Still though, some of the elements of hip-hop were around well before this. Five years earlier, a group was just coming together in Harlem. They dropped their debut album in 1970, nine years before the first commercially recorded rap song. Let’s play a song from that album right now. This is “New York, New York” by The Last Poets. Maybe this is the first rap song.

Woah, that was heavy. That record was socially conscious. It was politically charged. In that way, it was ahead of it’s time. It foreshadowed what was to come content wise within hip-hop much later.

The Last Poets are definitely pioneers in what would become rap music. We just heard “New York, New York” and we can probably draw comparisons, pick out parts of that recording that were rap-like. That being said, I don’t consider that to be the first rap song.

We are getting closer to it though. I promise.

Let’s jump back in time 50 years . This track is called “Kinesiska Muren” and it is by Evert Taube. Maybe this is this first rap song?

That record came out in 1958. It is about the construction of the Great Wall of China. According to online sources, it is a poem. However, it sounds quite rap-like. It is set to a beat, the rhymes are spoken in a cadence and they are on time. That being said, it is not a rap song.

I know, I know. I keep teasing you, telling you that I am going to play the first rap song and I keep playing stuff that quite simply falls a little short. The songs and poems I’ve been playing have a lot in common with rap music, but they are not rap.

So what is the defining characteristic of rap? What have all these tracks been missing?

Adam Bradley writes, “Rhyme is the music MCs make with their mouths . . . Everyone knows rhyme when they hear it, but few stop to examine it. Rhyme is the concordance of sound. It works by establishing a habit of expectations in listeners’ minds, conditioning them to identify patterns of sound, to connect words the mind instinctively recognizes as related yet distinct. All rhyme relies on the innate human impulse to recognize patterns and to anticipate what will follow. A skillfully rendered rhyme strikes a balance between expectation and novelty.”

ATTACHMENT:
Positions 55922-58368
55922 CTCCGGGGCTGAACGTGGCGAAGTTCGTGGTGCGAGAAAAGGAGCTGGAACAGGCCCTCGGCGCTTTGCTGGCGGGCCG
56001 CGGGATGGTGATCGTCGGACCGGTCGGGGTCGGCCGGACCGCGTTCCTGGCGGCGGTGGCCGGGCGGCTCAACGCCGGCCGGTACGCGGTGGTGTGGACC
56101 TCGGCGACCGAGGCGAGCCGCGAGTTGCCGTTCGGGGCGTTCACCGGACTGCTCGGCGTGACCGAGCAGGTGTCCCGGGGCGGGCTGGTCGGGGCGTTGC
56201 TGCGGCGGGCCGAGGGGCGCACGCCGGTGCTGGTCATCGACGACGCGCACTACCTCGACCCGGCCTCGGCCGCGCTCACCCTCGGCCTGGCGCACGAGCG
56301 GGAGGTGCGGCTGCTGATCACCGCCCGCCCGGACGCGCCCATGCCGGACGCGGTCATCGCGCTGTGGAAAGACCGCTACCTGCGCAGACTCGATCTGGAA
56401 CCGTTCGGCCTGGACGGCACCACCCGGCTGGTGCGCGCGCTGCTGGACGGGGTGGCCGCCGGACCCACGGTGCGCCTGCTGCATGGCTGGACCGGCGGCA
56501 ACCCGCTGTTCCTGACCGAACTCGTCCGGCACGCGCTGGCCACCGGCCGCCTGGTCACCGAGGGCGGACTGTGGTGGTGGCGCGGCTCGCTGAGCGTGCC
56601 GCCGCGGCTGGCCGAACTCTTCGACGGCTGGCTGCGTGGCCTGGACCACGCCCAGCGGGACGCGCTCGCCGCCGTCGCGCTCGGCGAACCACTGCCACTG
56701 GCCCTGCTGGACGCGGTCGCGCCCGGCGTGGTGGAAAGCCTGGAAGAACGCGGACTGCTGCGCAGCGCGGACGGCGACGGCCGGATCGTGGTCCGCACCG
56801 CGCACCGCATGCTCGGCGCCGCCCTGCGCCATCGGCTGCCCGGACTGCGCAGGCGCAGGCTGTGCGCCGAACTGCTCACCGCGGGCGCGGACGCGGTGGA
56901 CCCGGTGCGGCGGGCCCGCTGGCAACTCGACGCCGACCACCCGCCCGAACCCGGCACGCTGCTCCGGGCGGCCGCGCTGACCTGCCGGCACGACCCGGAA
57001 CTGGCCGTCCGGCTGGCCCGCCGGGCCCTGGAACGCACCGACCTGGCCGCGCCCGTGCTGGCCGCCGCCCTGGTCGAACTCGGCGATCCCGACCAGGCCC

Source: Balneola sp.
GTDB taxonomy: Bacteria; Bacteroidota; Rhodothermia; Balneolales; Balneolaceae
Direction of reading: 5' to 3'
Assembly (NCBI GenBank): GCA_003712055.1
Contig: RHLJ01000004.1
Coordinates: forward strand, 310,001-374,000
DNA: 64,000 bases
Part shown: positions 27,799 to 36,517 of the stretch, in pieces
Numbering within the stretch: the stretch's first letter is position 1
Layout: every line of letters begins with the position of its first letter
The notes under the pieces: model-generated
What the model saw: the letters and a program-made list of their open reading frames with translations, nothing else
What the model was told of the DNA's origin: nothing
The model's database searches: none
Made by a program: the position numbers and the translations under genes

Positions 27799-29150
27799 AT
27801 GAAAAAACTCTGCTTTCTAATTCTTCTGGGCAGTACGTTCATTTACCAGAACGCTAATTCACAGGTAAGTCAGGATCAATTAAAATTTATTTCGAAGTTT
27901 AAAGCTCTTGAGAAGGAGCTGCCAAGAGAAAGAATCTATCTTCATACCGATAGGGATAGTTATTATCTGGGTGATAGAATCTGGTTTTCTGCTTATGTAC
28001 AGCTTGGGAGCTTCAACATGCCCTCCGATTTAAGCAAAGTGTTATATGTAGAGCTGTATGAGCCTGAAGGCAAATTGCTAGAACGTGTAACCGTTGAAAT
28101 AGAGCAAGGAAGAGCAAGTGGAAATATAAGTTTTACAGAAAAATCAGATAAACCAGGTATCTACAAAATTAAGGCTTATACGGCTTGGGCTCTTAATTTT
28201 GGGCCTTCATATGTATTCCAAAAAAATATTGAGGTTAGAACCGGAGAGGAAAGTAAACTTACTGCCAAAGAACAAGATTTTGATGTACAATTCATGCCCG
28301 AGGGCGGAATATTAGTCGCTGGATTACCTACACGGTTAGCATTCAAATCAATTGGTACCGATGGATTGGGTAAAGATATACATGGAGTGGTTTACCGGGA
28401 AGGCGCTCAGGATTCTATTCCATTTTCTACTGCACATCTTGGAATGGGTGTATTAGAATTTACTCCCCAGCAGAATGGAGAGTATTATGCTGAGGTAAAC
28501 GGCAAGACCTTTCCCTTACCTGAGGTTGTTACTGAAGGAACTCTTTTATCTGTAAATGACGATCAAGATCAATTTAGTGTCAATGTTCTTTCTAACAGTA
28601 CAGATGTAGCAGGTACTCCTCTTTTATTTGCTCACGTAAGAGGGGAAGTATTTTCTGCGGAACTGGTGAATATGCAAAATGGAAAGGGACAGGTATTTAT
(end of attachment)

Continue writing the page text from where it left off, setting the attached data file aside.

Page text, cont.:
I love Adam Bradley’s book. It shows how artistic rap music is. It explores the poetics of it. It looks closely at the music. That’s what I try to do every day. That’s why I work at producing documentary hip-hop radio each and every single month here on the program.

That was King Tim III with The Fatback Band. The song is called “Personality Jock” and it’s often considered to be the first rap recording. It is a rap song as much as it is a funk song. It has an MC saying rhymes with a cadence. The rhymes are on time. It is hip-hop. It came out in 1979 a few months prior to Rapper’s Delight.

But we can actually go back another forty years to find the first true rap song. This track originally came out in 1937. It’s called “The Preacher and the Bear” and it’s by The Golden Gate Quartet. So here it is, quite possibly the very first rap song ever.

You can see how similar the cadences are and where the rhymes are falling when you compare this song with Rapper’s Delight. Check out the mash-up Darrin Jackson did to hear it quite clearly.

There you have it, the first rap song as recorded in 1937. We heard the 1941 re-issue of it and then the 2005 mash-up of it.

That is an incredible record by The Golden Gate Quartet called “The Preacher and The Bear.” Apparently it was a folk song that people used to sing. These creative musicians did it in a rap style in 1937. My goodness!

This Chase March, thanks for tuning in to Know Your History!